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THE SPIRIT

Stages And Screens
The filmmakers' plan for THE SPIRIT was indeed ambitious: it called for shooting the entire production using green screen technology and state-of-the art CGI programs to create a hybrid of motion picture and comic book. Miller had first been exposed to advanced digital filming techniques when he co-directed SIN CITY with Robert Rodriguez. "What's happened with computer technology and with CGI is timed perfectly for someone with my set of skills,” he acknowledges. "I tell stories with pictures. What I love about CGI in film is if I can think it, it can be there. And as much this technology speaks to the future, it also can bring back some values of the past. Not just the comic book values of the strange-looking city and the loud lighting, but also the values of classic noir. I wanted THE SPIRIT to have the starker, scarier look of those old movies.”

Del Prete carefully selected the top-flight crew that would help Miller realize his vision for THE SPIRIT. Says the producer, "We set out to find people who were very much simpatico with the concepts of the comics Frank had written. We wanted people who knew of Eisner and ‘The Spirit.' So Frank was surrounded by talented people who really were excited about working with him on this film. Every single team member was somebody who was very special.” 

That certainly describes Miller's key technical collaborators: the renowned director of photography Bill Pope, whose credits include SPIDERMAN 2 and 3, THE MATRIX trilogy and BOUND; and senior visual effects supervisor Stu Maschwitz, the founder of the innovative visual effects house the Orphanage, whose stunning work includes IRON MAN, NIGHT AT THE MUSEUM, SUPERMAN RETURNS and HARRY POTTER AND THE GOBLET OF FIRE.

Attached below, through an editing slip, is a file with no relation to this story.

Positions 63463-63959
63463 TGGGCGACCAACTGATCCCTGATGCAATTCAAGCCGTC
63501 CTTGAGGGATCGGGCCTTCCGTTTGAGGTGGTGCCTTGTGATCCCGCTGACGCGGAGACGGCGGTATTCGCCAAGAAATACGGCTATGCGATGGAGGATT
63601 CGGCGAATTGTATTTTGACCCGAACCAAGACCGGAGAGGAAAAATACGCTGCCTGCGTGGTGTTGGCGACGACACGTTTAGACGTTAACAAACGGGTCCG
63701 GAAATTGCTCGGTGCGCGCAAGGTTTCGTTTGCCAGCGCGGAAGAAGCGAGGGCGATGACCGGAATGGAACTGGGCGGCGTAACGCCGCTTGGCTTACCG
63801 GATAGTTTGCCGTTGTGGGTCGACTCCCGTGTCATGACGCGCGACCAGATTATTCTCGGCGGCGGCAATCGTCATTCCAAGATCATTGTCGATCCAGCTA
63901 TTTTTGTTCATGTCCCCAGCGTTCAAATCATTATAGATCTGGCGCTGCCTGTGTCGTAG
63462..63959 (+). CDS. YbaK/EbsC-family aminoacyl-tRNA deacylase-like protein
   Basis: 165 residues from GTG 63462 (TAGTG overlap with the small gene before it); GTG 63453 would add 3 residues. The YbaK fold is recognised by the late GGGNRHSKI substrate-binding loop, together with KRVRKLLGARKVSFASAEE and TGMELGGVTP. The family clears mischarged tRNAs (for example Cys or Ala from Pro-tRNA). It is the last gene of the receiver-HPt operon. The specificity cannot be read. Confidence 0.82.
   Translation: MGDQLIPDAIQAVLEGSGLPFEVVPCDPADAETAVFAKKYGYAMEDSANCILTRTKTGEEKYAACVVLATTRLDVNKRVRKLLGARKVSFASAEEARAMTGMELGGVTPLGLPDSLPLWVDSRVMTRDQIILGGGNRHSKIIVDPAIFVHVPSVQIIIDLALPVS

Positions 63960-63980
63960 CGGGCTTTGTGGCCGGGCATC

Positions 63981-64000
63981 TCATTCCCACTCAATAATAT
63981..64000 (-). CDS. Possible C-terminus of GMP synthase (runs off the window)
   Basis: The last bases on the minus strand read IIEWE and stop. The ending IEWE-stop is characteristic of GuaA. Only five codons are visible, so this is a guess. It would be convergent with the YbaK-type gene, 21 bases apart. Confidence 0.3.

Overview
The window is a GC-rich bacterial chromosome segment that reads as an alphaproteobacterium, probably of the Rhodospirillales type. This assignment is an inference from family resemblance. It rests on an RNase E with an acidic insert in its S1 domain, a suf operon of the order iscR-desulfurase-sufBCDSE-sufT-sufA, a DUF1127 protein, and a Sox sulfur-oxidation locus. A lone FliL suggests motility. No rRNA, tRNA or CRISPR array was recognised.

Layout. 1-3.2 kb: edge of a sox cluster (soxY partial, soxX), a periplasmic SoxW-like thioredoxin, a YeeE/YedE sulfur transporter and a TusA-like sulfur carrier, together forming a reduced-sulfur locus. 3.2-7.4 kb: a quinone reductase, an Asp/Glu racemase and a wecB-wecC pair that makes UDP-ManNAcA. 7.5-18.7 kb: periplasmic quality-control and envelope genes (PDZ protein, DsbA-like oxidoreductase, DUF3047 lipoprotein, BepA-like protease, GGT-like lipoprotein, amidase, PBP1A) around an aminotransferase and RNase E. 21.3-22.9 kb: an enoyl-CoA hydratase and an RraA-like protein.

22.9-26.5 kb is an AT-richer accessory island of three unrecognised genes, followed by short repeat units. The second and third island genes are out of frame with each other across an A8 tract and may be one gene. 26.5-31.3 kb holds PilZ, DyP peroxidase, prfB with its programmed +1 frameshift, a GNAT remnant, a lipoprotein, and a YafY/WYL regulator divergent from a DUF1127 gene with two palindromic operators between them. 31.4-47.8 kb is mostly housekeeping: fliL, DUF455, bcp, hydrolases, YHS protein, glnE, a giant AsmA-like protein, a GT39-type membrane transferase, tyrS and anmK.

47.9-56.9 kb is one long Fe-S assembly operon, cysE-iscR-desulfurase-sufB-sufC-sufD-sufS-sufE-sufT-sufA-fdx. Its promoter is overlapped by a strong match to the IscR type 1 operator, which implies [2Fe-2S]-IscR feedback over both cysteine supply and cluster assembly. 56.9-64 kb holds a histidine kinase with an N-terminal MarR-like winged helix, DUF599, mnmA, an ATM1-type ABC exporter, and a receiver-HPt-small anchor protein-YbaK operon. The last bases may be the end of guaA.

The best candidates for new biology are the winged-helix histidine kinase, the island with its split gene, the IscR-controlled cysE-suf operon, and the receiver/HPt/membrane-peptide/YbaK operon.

Pope jumped at the chance to join Miller for his first solo directorial outing. As he explains, "Frank Miller calls you up and says, ‘You want to do a movie?' Here's a man who's a master in another visual medium. You want to see what he does. What do you do if Julian Schnabel calls you up? You say yes.”

Maschwitz also served as the film's second unit director, and began advising Miller on the film's visual effects in pre-production. "Frank is abuzz with the energy that you feel in his artwork,” he states. "He's got a profound vision and it's amazing to see him work to bring these characters to life that he defines on the page with just a simple pose or gesture.”

THE SPIRIT began production in Albuquerque, New Mexico on October 8, 2007 and was the first feature film to be shot at the newly constructed Albuquerque Studios. Stages 7 and 8 were transformed into a huge green screen stage, a black screen stage and a stunt stage that could change from green to black. The ambitious 48-day schedule involved over a hundred actors and stunt players. 

For the actors and key technical departments, Miller created notebooks of the original Eisner stories that THE SPIRIT would draw upon. And the writer/director began each day by drawing storyboards that enabled actors and crewmembers alike to visualize the scenes they would be shooting. Comments Del Prete, "Frank made sure that all the people on this film really understood the original art, as well as his style of art. And he did create a hybrid of the two. There wasn't a day that went by that we didn't talk about Will.” 

Together, Miller, Pope and Maschwitz mapped out an adventurous visual strategy. "We decided to make THE SPIRIT even more stylized, more in line with Frank's drawings than even Rodriguez did,” Pope explains. "Stu and I were acolytes, in the sense that we understood Frank Miller and his sensibility. Our job was to translate what was in his brain, what was in his drawings, into a technical world. Frank's not a technician. What he is fantastic with, is finding that moment, that emotional beat at the core of every scene.”

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